Research and public records can be a wonderful thing. There is an outstanding case regarding the development of Rumsey Park and the agreement with Varxity. As you will recall, we discussed a motion for summary judgment filed by the Town of Payson that relied, in part, on the passage of Propositions 401 and 402. That discussion may be found here. Plaintiffs filed an opposition to the motion for summary judgment. In that motion, Plaintiff (Varxity) states:
23. Opposed. The voter-initiated propositions (Propositions 401 and 402) did not restrict the Town’s ability to lease property and the Town treated those propositions as ineffective and unconstitutional. (Deposition of Town of Payson (Troy Smith) attached hereto as Exhibit A, 49:7 – 50:20.)
Plaintiff (Varxity) is referring to statement 23 found on the statement of facts by the Town, page 3, line 23 and page 4, lines 1 through 13. The full document can be found in our discussion, or directly here. It reads in part as follows:
The Town, Varxity, and CCP recognized, at the time, that the election results effectively prevented the Town from moving forward with the validation phase.
As a reminder, the Town of Payson via Resolution 3132 of 2018 stated: “WHEREAS, on August 28. 2018, the electorate of Payson passed two ballot initiatives (401 and 402) which will become effective on January 1, 2019….”
Plaintiff exhibits included a partial transcript of the deposition of Town Manager Troy Smith. That deposition occurred on February 3rd, 2022, that was a year before the motion to repeal by Town Council. Well, 433 days before, to be exact.
401 and 402, in our town attorney’s opinion, are unconstitutional, and they do not apply to the Town government. They should not have been authorized to have been on the ballot because the citizens did not have the authority, as provided by Arizona state statute or by the constitution of Arizona, to have been referred to the ballot in the first place.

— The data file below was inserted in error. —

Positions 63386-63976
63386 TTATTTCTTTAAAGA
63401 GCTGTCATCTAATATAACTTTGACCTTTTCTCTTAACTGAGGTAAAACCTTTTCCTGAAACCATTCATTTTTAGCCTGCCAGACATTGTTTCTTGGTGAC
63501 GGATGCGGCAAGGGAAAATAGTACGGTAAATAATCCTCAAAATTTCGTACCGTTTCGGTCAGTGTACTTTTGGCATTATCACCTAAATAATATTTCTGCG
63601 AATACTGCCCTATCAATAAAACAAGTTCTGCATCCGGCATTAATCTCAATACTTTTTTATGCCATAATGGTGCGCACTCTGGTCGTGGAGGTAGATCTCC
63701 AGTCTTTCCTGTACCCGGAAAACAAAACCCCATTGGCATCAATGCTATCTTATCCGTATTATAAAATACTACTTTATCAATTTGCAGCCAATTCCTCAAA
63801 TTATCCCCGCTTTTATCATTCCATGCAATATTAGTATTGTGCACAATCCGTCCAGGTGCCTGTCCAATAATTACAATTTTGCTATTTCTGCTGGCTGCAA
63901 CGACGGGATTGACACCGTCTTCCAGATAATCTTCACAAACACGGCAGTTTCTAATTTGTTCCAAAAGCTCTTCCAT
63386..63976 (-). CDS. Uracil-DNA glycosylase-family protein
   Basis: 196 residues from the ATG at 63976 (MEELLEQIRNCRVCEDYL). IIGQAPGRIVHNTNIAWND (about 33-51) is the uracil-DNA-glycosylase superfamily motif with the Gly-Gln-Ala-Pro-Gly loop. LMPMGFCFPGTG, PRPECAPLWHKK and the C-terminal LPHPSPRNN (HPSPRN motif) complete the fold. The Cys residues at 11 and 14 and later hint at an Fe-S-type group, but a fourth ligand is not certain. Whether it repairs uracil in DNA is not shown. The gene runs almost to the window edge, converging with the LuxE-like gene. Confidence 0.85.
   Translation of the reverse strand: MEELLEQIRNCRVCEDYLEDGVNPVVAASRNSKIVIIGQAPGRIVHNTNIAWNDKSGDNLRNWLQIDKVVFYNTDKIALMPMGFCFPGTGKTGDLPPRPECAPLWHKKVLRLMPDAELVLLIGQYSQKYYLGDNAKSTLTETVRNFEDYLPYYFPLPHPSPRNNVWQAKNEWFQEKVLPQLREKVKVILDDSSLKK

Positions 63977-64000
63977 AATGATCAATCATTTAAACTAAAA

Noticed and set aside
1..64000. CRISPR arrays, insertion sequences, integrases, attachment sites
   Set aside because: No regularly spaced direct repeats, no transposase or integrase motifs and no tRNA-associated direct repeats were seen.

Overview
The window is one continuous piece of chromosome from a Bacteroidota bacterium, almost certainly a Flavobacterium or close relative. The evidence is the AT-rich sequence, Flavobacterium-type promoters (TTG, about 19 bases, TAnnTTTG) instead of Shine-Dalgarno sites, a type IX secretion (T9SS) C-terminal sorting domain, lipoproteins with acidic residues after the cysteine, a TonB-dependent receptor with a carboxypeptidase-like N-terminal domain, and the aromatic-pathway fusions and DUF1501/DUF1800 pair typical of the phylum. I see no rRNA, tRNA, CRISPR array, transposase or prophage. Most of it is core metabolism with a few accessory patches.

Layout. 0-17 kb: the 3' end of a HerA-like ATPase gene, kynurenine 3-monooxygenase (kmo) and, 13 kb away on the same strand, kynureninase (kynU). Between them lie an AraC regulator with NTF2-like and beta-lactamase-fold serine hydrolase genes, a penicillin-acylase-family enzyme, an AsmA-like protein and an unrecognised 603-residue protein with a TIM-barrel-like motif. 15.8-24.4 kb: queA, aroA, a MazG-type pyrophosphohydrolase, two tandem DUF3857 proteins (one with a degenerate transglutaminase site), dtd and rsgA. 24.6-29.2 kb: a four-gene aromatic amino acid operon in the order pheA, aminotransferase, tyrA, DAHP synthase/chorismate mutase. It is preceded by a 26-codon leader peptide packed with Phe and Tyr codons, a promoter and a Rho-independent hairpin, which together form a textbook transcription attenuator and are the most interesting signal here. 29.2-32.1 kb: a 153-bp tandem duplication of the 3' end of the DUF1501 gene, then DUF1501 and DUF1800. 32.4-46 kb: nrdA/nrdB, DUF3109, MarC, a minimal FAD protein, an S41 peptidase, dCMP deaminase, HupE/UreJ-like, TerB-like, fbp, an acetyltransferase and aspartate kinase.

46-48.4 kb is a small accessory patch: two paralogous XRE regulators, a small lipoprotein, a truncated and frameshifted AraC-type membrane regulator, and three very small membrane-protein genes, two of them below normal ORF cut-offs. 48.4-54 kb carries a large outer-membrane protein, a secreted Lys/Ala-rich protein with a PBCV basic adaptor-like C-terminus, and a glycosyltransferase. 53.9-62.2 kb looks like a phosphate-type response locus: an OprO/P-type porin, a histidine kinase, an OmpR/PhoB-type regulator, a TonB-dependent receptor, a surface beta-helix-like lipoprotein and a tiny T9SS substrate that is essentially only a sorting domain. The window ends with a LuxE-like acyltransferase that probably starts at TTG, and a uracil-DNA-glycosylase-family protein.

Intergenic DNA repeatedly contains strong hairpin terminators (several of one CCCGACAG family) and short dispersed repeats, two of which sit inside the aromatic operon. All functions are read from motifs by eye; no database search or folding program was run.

When asked if the Propositions would apply to the development of Rumsey Park, Mr. Smith states:
So, specifically, answering your question with respect to this development, there is not a provision in 401 or 402 that, if they were valid measures, would apply to this project.
The .pdf documents may be found in their entirety below.
The Town has long disregarded the validity of the Propositions. Although adopted Town Code at the time, it appears that Mr. Smith has little concern for the validity of the Propositions. Perhaps Mr. Smith and the Town of Payson, by extension, are judge, jury, and executioner on all things constitutional in Arizona and the will of the citizens they were hired to serve. The Town effectively repealed the Propositions in practice based only on the opinion of Town Legal. Town Code and the voters’ will can, and apparently will, be disregarded.
The Town Manager acts under Town Council’s direction; it seems not all direction has equal weight. To reference the Town’s website, “The Town Manager is responsible for carrying out the policies, ordinances, and resolutions of the Council, and for overseeing the day-to-day operations of the Town.” The Town Council’s authorization of the purported repeal did not occur until April 12th, 2023.
It seems odd that the Town Manager or Town staff could take such a position before the purported repeal by Town Council. We wonder under what authority that was done. It seems beyond a town manager’s scope of employment to act unilaterally. Perhaps that is a topic for the elected Town Councilors to have during contract renewal.